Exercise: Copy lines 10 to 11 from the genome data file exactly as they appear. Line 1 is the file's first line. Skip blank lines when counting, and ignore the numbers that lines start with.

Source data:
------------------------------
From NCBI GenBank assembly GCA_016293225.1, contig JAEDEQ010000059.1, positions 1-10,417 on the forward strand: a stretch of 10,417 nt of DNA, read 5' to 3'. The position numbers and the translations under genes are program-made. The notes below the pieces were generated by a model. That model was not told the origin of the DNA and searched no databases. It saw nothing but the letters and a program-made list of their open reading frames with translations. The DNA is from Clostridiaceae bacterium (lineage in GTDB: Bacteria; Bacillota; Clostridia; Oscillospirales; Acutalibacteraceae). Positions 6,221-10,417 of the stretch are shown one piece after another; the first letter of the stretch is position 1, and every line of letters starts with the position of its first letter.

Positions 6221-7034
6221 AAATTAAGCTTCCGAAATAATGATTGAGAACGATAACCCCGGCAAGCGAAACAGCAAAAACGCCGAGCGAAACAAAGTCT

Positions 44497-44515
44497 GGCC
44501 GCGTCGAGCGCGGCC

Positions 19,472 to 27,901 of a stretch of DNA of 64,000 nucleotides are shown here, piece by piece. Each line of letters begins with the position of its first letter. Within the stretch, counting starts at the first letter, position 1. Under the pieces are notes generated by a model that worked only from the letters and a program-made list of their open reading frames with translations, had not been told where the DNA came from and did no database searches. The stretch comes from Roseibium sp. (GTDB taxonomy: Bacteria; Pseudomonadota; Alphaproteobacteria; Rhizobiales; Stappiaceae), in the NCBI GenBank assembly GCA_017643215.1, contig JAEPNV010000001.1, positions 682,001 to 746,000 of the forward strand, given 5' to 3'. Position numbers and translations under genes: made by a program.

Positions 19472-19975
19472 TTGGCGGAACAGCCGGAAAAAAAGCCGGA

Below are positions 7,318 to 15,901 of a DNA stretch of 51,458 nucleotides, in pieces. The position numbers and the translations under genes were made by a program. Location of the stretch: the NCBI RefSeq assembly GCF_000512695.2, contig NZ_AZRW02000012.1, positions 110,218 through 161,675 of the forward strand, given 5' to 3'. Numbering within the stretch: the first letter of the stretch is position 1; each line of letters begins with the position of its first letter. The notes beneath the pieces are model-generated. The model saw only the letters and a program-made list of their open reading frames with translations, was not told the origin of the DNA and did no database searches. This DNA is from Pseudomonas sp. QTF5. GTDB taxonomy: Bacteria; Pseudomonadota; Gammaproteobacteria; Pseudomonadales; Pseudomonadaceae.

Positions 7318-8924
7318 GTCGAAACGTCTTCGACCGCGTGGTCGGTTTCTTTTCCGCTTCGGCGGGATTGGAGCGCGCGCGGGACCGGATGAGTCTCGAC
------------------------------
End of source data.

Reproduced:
Below are positions 7,318 to 15,901 of a DNA stretch of 51,458 nucleotides, in pieces. The position numbers and the translations under genes were made by a program. Location of the stretch: the NCBI RefSeq assembly GCF_000512695.2, contig NZ_AZRW02000012.1, positions 110,218 through 161,675 of the forward strand, given 5' to 3'. Numbering within the stretch: the first letter of the stretch is position 1; each line of letters begins with the position of its first letter. The notes beneath the pieces are model-generated. The model saw only the letters and a program-made list of their open reading frames with translations, was not told the origin of the DNA and did no database searches. This DNA is from Pseudomonas sp. QTF5. GTDB taxonomy: Bacteria; Pseudomonadota; Gammaproteobacteria; Pseudomonadales; Pseudomonadaceae.

Positions 7318-8924